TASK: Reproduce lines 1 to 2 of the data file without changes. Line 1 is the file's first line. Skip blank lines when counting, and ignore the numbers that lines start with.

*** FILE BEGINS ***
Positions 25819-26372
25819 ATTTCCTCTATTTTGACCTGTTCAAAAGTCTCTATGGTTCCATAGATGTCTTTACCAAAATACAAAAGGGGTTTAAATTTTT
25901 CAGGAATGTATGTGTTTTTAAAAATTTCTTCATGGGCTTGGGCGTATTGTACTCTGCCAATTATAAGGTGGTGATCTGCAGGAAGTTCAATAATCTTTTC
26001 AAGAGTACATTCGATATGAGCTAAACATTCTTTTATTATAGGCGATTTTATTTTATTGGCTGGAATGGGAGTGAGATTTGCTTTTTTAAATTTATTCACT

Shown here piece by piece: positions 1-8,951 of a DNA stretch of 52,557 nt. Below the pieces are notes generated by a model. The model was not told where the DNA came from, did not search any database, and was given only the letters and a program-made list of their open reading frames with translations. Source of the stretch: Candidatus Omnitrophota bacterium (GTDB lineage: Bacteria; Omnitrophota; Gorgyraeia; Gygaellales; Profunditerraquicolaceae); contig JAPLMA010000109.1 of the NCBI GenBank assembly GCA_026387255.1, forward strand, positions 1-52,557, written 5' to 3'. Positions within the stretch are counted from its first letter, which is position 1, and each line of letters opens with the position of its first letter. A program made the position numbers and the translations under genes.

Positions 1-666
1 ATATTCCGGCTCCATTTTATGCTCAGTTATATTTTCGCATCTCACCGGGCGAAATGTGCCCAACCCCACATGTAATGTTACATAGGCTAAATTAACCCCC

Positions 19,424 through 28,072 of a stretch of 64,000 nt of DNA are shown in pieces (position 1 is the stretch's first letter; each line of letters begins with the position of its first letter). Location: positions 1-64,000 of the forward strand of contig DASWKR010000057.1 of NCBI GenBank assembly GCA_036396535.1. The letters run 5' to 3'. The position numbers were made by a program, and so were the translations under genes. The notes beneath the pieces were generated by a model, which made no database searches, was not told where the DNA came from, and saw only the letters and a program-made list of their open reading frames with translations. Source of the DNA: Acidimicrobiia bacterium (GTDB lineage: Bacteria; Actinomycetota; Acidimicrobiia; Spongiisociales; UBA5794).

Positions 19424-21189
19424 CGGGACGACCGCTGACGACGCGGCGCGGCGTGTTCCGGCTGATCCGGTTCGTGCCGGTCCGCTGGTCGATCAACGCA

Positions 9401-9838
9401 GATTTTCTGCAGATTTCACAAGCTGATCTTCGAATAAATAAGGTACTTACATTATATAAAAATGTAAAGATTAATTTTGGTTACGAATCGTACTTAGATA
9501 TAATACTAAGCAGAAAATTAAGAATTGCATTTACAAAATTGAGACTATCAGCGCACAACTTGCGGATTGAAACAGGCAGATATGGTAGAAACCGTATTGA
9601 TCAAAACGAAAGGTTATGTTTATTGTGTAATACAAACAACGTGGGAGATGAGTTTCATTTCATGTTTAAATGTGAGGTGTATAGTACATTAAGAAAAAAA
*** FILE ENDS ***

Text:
Positions 25819-26372
25819 ATTTCCTCTATTTTGACCTGTTCAAAAGTCTCTATGGTTCCATAGATGTCTTTACCAAAATACAAAAGGGGTTTAAATTTTT